Hello...

I need to calculate this integral using the limit of the summation.

The period [0,T] is split into N intervals and the value point is at the left ot the interval.

$\displaystyle

\int_0^{T} x^3 (t)\ dX(t)\ = \lim_{N\to \infty}\sum_{i=0}^{N-1} X_{i}^{3}(X_{i+1} - X_{i})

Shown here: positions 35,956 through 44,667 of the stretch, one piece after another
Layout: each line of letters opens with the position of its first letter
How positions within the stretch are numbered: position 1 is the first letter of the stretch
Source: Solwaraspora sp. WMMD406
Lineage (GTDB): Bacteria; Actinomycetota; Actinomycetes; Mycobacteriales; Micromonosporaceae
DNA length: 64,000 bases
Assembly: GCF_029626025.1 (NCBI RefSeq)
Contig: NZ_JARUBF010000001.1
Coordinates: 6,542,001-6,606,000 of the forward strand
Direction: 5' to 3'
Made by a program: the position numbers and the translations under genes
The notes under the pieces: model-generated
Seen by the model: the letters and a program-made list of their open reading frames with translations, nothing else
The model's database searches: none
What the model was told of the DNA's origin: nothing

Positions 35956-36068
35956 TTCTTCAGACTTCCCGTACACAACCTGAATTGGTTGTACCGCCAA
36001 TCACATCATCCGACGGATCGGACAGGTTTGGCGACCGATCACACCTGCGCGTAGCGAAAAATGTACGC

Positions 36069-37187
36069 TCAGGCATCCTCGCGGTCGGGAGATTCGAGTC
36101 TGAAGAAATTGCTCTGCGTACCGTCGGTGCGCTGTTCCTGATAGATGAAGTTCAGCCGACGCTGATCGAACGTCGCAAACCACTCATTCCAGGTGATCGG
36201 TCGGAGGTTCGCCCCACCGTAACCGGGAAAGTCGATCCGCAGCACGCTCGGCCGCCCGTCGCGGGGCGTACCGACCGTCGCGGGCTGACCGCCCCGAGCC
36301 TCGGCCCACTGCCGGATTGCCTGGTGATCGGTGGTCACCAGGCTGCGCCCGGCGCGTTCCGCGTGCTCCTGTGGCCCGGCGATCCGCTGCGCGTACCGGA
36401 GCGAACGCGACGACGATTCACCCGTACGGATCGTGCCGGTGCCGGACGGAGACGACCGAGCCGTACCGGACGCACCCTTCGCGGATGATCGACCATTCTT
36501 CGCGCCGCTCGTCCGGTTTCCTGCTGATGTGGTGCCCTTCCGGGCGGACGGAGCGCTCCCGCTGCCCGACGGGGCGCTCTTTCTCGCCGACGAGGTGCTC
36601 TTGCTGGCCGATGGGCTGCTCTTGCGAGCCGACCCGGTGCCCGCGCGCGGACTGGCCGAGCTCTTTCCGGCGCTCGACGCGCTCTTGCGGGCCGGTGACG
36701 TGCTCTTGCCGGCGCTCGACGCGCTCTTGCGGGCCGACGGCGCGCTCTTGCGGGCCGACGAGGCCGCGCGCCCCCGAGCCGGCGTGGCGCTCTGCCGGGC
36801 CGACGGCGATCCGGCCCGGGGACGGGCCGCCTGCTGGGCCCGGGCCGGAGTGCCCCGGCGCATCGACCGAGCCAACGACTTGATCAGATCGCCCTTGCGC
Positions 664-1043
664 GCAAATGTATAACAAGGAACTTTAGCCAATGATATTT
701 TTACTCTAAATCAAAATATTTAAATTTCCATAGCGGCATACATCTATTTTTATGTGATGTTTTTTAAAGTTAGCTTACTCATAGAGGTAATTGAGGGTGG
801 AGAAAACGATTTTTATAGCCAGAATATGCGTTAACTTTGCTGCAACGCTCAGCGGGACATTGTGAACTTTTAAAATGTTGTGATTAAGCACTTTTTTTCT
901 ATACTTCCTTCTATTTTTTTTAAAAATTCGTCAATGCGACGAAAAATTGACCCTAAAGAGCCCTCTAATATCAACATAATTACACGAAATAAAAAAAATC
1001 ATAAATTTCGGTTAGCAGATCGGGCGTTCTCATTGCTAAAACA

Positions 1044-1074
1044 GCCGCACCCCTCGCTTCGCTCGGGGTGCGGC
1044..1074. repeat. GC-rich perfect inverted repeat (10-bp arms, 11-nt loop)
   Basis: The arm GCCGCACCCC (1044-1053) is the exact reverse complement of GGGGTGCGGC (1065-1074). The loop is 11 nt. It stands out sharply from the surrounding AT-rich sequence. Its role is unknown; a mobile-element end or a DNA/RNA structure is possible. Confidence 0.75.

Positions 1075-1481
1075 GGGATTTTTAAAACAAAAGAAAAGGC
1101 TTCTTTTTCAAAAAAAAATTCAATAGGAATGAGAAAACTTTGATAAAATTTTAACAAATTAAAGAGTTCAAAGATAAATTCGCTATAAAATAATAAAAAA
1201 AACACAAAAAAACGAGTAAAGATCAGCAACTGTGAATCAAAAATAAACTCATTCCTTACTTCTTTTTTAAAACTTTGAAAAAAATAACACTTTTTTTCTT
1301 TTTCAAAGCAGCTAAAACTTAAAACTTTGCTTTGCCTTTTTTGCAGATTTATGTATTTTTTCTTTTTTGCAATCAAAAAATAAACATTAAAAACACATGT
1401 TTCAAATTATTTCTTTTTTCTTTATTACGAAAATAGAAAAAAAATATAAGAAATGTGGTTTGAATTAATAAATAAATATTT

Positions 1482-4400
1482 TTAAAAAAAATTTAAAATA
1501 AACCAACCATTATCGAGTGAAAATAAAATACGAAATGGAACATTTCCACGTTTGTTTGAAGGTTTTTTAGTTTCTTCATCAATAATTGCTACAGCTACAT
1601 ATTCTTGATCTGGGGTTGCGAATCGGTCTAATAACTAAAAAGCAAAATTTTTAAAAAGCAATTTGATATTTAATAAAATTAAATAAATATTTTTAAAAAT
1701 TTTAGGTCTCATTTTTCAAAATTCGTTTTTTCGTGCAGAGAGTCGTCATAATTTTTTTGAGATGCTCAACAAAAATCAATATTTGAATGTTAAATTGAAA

$

Can someone please help?

Many Thanks to Galactus for his yesterday's idea but I believe my problem was not well posed.

I know the solution for something very similar:

$\displaystyle

\int_0^{T} 2X(t)\ dX(t)\ = \lim_{N\to \infty}\sum_{i=0}^{N-1} 2X_i (X_{i+1} - X_{i}) = X^2(T) - T

$

This is verifiable using the trick 2ab= (a+b)^2 -a^2 -b^2 and making a=X(i), b=X(i+1)-X(i)

Straight, basic telescopic series come out and give the result.